If you are like many people in Virginia (and throughout the rest of the U.S., for that matter), then you likely have yet to begin the process of planning out your estate. Your reasons may be due to you not wanting to upset any potential beneficiaries.
You may think it would be better to not prepare a will, and instead leave the task of determining the dispersal of your estate to those you leave behind. Many come to us here at The Law Office of Deborah N. Arthur believing this to be a viable option. Unfortunately, it is not.
What happens if you do not prepare a will?
If you do not leave behind a will, the state determines who receives your estate assets. Lawmakers refer to this process as intestate succession. Section 64.2-200 of the Code of Virginia details the state’s intestate succession guidelines. Here it states that your surviving spouse would receive your entire intestate estate. If, however, any of your descendants are not also those of your spouse, then your spouse share would drop to one-third of the estate, with the other two-thirds passing to your descendants (with each receiving an equal portion).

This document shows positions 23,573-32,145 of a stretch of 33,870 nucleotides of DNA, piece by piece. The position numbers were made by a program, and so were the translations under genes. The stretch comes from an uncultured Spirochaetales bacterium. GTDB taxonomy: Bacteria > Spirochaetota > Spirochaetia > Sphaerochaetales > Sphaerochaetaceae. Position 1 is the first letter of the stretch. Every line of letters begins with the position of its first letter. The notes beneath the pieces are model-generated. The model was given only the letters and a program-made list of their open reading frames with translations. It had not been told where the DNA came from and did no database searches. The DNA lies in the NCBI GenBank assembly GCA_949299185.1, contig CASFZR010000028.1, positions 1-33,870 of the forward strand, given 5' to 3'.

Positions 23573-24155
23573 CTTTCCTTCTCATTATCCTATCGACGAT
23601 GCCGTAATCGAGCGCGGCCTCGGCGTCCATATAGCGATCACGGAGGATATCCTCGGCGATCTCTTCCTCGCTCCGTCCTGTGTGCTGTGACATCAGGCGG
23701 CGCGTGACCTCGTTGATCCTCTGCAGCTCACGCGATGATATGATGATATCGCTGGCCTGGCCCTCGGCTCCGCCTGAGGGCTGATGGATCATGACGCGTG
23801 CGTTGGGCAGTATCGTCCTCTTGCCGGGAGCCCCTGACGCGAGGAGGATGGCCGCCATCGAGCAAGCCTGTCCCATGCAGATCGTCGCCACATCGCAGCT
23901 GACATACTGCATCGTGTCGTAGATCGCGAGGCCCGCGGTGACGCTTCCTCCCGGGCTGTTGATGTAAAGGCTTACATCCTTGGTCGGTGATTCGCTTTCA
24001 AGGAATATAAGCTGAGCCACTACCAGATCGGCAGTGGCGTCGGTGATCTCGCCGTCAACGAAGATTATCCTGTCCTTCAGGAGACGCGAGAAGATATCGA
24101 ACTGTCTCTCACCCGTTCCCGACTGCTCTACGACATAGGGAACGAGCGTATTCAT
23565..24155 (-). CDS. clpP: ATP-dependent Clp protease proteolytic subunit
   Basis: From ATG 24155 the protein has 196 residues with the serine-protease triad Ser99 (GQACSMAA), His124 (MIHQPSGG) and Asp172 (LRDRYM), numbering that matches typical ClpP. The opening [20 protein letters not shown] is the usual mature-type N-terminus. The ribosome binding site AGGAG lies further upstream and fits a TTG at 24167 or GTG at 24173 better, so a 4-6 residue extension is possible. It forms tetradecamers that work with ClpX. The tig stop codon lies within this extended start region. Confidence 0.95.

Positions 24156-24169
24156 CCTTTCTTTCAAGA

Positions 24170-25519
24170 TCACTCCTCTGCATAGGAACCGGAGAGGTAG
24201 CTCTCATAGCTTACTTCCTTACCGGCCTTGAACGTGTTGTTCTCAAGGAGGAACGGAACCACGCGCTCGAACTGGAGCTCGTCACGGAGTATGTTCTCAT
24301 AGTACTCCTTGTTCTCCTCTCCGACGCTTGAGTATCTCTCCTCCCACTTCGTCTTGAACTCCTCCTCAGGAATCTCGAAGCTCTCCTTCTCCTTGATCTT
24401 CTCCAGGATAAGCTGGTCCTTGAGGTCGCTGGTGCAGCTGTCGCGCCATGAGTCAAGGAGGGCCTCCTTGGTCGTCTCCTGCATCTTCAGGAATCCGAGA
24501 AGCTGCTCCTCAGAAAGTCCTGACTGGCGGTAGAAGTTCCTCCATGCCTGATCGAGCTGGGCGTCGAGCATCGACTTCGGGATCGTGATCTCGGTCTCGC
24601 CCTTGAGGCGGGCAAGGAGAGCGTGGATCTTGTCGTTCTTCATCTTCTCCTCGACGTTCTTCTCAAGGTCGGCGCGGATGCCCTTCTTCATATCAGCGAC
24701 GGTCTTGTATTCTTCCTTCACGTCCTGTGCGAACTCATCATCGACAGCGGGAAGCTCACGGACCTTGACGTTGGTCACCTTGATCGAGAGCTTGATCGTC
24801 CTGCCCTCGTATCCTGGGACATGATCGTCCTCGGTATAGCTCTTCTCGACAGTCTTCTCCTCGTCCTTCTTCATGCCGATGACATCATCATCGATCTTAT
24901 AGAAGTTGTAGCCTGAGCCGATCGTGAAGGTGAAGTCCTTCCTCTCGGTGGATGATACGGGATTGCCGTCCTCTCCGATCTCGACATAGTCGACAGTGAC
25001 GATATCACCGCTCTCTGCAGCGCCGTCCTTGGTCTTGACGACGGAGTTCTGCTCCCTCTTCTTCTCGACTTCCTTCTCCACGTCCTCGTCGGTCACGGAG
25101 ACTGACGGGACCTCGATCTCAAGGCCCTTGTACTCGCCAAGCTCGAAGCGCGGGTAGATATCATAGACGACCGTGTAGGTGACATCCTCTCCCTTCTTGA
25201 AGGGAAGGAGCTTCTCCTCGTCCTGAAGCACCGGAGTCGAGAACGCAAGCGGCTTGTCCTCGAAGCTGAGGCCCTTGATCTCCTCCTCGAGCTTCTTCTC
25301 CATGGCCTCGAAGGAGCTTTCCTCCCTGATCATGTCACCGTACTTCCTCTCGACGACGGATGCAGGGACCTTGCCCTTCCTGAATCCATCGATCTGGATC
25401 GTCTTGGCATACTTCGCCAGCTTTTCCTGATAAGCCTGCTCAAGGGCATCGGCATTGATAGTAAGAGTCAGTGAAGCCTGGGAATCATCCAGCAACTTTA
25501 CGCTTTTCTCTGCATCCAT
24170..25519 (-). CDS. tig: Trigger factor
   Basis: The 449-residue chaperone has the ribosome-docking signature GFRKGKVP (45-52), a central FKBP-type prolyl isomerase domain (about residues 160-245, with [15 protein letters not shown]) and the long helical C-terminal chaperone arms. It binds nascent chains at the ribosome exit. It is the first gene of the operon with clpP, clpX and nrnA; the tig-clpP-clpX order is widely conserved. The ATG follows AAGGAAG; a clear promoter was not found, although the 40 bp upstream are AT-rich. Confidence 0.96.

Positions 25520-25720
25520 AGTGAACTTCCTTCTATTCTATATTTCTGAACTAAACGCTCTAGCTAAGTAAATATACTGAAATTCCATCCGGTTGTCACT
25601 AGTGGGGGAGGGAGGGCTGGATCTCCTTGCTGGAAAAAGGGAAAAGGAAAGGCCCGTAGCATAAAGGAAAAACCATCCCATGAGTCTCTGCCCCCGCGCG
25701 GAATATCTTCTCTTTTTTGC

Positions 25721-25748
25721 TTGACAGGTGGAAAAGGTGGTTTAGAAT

If you leave no spouse behind, your intestate estate would pass as follows:
- To your descendants
- To your parents
- To your siblings (and/or their descendants)
- To your paternal and maternal kindred (divided equally between both sides)
- To any descendants of a predeceased spouse not directly related to you
Allowances for third parties
If there are no relatives to inherit your intestate estate, it passes to the state. No allowances exist for anyone not related to you. Should you want any assets to go to such a party, you must state that in a will.
You can find more information on managing estate planning throughout our site.